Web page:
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583 Quantitative computational assessment of PD-L1 enables robust patient selection for biomarker-informed anti-PD-L1 treatment of NSCLC patients
  1. Jan Lesniak1,
  2. Markus Schick1,
  3. Thomas Kunzke1,
  4. Pallavi Sontakke1,
  5. Thomas Padel1,
  6. Anatoliy Shumilov1,
  7. Farzad Sekhavati1,
  8. Christian Sachs1,
  9. Federico Pollastri1,
  10. Ansh Kapil,
  11. Masters of Informatics1,
  12. Nicolas Brieu1,
  13. Carl Barrett2,
  14. Hadassah Sade1,
  15. Guenter Schmidt1 and
  16. Ross Stewart2
  1. 1AstraZeneca Computational Pathology GmbH, Munich, Germany
  2. 2AstraZeneca Early Oncology, Gaithersburg, MD, United States


Background Immune checkpoint inhibitors (ICIs) targeting PD-1 or its ligand PD-L1 have shown clinical activity in patients with metastatic non-small cell lung cancer (mNSCLC). However, only subgroups of mNSCLC patients respond to ICI, while their robust and accurate identification using PD-L1 as a biomarker remains challenging. Typically, PD-L1 expression is assessed by pathologist scoring of immunohistochemically (IHC) stained tissue, e.g. using the tumor proportion score (TPS). However, this manual process is subjective and semi-quantitative. To this end, we aim to develop robust quantitative continuous scoring of PD-L1 expression via IHC (PD-L1 QCS), relying on digitized image analysis, with the aim of improving robustness of patient selection.

Methods QCS of PD-L1 (Ventana SP263) on digitized whole slide images (WSI) is approached by segmenting the tumor epithelium within a given region of interest. Here, a deep learning (DL) region segmentation model is applied which was enriched with additional training data; expanding previous work.1,2 A second DL model segments individual tumor cells and their membranes. By applying color deconvolution, the resulting Optical Density (OD) provides a continuous measurement of PD-L1 intensity on each cell membrane. The percentage of positive cells is derived by thresholding the OD, whereas the specific cut-point for stratification was obtained by optimizing on an exploratory cohort (samples from 163 mNSCLC patients treated with anti-PD-L1; NCT01693562) and validated for its robustness using an independent cohort (samples from 252 patients treated with anti-PD-L1; NCT02453282), for which IHC staining and WSI scanning were completed at a contract research organization (CRO).3,4

Results On the exploratory cohort, pathologist TPS correlated favorably against PD-L1 QCS (Spearman R=0.86), confirming the validity of image analysis. PD-L1 QCS yielded a group of responders to anti-PD-L1 treatment with a significantly increased median overall survival (mOS) by 9.2 months (log-rank p=0.0017, HR=0.54, prevalence=46%). On the independent validation cohort, this finding was confirmed with an mOS increase of 9.9 months (log-rank p=0.0001, HR=0.55, prevalence=40%), although IHC for the second cohort was completed in a different laboratory and slides digitized with a different scanner.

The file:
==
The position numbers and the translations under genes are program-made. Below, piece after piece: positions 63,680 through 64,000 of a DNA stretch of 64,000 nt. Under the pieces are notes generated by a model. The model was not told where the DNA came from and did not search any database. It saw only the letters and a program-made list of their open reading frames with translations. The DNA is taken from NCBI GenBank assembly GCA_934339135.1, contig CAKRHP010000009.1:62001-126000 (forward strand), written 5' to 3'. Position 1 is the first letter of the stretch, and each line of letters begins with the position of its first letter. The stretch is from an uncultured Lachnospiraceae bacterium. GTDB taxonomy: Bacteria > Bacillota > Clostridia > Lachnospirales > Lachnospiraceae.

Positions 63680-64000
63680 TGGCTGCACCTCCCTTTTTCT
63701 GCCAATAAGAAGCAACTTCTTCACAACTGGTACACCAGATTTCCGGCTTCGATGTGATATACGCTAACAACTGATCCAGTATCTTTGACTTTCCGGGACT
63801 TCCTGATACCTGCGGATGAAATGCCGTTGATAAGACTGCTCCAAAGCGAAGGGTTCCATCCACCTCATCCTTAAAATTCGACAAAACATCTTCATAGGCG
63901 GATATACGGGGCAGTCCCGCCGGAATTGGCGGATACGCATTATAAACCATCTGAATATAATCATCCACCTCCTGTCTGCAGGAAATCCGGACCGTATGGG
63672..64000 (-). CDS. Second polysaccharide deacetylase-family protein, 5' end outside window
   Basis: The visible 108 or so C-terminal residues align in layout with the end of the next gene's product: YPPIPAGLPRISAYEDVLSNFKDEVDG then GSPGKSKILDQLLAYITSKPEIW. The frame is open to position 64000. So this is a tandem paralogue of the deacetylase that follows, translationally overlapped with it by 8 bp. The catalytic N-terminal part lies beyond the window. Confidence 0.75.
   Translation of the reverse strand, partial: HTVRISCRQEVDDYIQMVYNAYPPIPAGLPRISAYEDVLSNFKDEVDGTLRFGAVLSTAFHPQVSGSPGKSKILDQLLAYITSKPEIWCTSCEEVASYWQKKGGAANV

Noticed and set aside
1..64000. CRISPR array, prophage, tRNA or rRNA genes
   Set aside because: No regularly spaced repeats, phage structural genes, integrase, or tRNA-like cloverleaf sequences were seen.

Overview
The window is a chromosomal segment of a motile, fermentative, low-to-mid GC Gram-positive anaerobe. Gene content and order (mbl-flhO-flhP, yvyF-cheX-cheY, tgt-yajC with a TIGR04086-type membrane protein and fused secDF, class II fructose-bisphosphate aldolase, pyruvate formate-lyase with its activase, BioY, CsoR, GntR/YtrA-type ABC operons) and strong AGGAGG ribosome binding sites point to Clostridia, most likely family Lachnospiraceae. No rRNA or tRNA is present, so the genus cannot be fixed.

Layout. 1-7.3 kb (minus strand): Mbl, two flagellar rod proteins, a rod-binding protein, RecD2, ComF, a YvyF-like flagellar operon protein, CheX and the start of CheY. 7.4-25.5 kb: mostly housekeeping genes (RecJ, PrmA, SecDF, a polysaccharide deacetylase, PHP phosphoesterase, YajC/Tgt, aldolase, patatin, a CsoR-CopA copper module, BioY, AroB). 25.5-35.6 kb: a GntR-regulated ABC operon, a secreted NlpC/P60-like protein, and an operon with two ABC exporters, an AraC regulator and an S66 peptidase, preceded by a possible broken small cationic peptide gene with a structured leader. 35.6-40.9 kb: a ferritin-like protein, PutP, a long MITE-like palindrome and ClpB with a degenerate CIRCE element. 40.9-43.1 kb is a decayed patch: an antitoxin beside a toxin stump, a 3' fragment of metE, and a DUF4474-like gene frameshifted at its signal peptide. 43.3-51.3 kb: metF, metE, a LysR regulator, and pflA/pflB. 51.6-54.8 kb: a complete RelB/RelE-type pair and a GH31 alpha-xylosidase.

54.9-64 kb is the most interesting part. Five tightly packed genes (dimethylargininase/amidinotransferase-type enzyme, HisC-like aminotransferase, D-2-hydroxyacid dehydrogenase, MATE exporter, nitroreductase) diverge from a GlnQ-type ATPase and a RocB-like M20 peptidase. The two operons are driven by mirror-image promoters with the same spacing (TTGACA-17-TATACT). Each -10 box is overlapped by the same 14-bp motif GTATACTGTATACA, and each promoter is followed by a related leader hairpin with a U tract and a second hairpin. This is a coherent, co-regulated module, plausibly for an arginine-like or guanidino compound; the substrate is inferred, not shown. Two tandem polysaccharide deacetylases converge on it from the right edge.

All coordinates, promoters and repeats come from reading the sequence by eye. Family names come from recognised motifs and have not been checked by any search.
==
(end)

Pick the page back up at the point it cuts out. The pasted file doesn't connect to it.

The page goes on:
Conclusions We describe a computational pathology approach for precise quantification of PD-L1 expression and selection of mNSCLC patients for anti-PD-L1 treatment using the Ventana SP263 assay. Importantly, we successfully validated the performance of our PD-L1 QCS solution in two independent clinical trial datasets, which were processed by different CROs using different scanners revealing broad applicability and thereby underscoring the potential of PD-L1 QCS to transform pathology.

Trial Registration NCT01693562, NCT02453282


  1. Gustavson M, et al. Abstract PD6-01: Novel approach to HER2 quantification: Digital pathology coupled with AI-based image and data analysis delivers objective and quantitative HER2 expression analysis for enrichment of responders to trastuzumab deruxtecan (T-DXd; DS-8201), specifically in HER2-low patients. Cancer Research. 2021;81(P4_Supplement):PD6-01.

  2. Sade H, et al. Abstract 468: Quantitative assessment of IHC using computational pathology allows superior patient selection for biomarker-informed patients. Cancer Research. 2022; 82 (12_Supplement):68.

  3. Antonia SJ, et al. Clinical activity, tolerability, and long-term follow-up of durvalumab in patients with advanced NSCLC. Journal of Thoracic Oncology. 2019;14 10:1794–1806.

  4. Rizvi NA, et al. Durvalumab with or without tremelimumab vs standard chemotherapy in first-line treatment of metastatic non–small cell lung cancer: the MYSTIC phase 3 randomized clinical trial. JAMA Oncology. 2020;6 5:661–674.

Ethics Approval Clinical studies NCT01693562 and NCT02453282, from which data in this report were obtained, were carried out in accordance with the Declaration of Helsinki and GoodClinical Practice guidelines. The study protocols, amendments, and participant informed consent documents were approved by the appropriate institutional review boards.

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